By John Richardson
CHIINA’S ethylene equivalent imports will see zero growth over the next 5-7 years and the country’s propylene equivalent import requirement will decline over the same period, says a source with a major oil, gas and petrochemicals producer.
This exceptionally bearish forecast is based on lower demand growth as China undergoes major economic restructuring. The same source earlier told us that his company was predicting that China would see only 4% GDP growth in 2013 and 2014.
Another reason for the bleak outlook for imports is that China is adding a great deal of capacity, particularly in propylene and its derivatives.
Stewart Hardy, consultant with Nexant ChemSystems, for example, estimates that the country plans to bring 40 new polypropylene (PP) plants on-stream in 2013-2019. The above table, from our colleagues at ICIS pricing, details PP plants due on-stream in China from the second half of last year until the end of 2013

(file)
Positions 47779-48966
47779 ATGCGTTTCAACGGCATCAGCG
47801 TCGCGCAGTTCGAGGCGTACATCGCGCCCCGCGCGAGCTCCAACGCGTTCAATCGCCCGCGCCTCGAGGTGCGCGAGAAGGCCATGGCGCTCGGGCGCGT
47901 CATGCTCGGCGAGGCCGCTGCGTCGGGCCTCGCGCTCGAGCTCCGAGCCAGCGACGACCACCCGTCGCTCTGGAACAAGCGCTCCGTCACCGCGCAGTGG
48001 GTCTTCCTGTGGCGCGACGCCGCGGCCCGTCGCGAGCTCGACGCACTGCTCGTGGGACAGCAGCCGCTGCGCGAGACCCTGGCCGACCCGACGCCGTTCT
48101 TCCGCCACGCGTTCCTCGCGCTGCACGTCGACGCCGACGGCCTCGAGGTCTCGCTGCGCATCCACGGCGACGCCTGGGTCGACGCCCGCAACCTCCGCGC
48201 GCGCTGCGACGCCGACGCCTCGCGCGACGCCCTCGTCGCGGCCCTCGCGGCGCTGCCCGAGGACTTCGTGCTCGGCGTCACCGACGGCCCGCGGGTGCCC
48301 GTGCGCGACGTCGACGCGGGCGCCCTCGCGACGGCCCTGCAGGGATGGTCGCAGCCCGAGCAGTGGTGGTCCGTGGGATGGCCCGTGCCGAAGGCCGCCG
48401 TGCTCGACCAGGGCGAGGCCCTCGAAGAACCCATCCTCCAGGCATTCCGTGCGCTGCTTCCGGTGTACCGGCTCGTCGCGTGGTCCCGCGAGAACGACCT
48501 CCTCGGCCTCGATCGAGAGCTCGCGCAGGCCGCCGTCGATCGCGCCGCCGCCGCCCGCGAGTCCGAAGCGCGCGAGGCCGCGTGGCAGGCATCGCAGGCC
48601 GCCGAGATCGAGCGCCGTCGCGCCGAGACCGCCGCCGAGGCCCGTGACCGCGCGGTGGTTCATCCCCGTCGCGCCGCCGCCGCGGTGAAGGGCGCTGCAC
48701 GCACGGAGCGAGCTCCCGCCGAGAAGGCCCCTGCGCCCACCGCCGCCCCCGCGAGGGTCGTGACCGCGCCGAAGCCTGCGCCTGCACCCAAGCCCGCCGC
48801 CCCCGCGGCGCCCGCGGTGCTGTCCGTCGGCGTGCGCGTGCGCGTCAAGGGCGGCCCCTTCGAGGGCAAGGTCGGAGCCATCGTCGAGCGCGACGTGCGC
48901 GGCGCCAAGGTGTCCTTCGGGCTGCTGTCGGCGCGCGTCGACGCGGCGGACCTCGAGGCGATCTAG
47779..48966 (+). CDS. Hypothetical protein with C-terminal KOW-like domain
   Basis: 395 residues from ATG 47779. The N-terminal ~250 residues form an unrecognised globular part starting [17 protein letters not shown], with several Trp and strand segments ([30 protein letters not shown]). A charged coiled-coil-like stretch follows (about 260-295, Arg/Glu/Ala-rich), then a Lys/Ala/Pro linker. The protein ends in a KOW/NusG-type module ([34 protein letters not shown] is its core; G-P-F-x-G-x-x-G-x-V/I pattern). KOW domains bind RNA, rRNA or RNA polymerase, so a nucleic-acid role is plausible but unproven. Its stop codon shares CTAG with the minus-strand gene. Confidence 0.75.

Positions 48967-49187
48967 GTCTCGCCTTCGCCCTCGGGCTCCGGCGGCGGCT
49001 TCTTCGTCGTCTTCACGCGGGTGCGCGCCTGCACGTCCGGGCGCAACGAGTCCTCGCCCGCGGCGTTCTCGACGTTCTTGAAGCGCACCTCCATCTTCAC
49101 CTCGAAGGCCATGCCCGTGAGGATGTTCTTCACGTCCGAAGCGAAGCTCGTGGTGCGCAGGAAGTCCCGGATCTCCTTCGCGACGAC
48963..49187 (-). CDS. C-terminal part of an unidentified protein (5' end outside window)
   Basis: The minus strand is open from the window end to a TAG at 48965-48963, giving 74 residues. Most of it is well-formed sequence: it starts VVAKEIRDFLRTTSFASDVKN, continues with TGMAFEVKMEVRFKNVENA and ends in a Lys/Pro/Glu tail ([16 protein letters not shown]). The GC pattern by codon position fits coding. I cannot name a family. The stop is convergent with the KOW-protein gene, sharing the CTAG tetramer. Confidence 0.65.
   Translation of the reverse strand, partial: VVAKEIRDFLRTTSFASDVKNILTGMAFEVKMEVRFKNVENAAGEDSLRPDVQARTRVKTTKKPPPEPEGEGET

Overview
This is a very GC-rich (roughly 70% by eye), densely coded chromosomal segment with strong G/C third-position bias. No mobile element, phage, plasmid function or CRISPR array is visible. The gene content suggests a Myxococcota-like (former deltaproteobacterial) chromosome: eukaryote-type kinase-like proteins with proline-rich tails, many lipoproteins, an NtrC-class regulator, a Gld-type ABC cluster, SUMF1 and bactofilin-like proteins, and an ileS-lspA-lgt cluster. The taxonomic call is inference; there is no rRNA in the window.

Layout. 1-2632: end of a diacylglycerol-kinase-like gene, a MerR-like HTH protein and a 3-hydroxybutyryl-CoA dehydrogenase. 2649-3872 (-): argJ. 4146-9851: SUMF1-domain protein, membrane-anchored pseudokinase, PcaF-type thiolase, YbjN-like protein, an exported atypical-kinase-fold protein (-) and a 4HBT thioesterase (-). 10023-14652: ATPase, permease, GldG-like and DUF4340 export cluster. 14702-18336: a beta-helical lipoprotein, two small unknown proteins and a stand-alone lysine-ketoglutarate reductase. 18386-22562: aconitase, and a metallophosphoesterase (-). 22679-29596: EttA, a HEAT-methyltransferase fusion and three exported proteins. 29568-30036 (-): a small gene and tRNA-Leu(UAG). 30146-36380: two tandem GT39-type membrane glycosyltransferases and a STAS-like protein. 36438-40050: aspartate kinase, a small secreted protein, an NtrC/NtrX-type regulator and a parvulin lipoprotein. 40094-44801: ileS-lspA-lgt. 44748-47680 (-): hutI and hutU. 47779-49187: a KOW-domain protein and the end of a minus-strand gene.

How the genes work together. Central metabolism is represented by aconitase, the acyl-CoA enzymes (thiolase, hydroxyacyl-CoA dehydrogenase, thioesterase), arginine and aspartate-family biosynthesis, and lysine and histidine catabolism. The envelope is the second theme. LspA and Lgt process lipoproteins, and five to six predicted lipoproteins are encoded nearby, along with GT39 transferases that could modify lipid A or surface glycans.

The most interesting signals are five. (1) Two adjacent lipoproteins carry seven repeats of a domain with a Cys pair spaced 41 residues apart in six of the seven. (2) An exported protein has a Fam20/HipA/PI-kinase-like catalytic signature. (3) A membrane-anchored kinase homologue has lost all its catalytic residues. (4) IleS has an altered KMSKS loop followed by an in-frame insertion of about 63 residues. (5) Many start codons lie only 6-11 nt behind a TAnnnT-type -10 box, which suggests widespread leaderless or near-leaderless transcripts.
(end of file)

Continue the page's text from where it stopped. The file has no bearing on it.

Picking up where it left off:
Hardy adds that China is also due to commission:
- 5.6m tonnes/year of linear low-density PE (LLDPE) by 2020.
- Nine new high-density PE (HDPE) facilities in 2012-2013 alone.
Some 12m tonnes/year of the total polyolefins capacity that China will bring on-stream 2020 will be based on the methanol to olefins/methanol to propylene processes, says Hardy. He is confident that the economics of the processes work, and that there is also the political will in place to create a significant methanol-based olefins industry in China.
Companies outside China need to rethink their capacity-addition plans.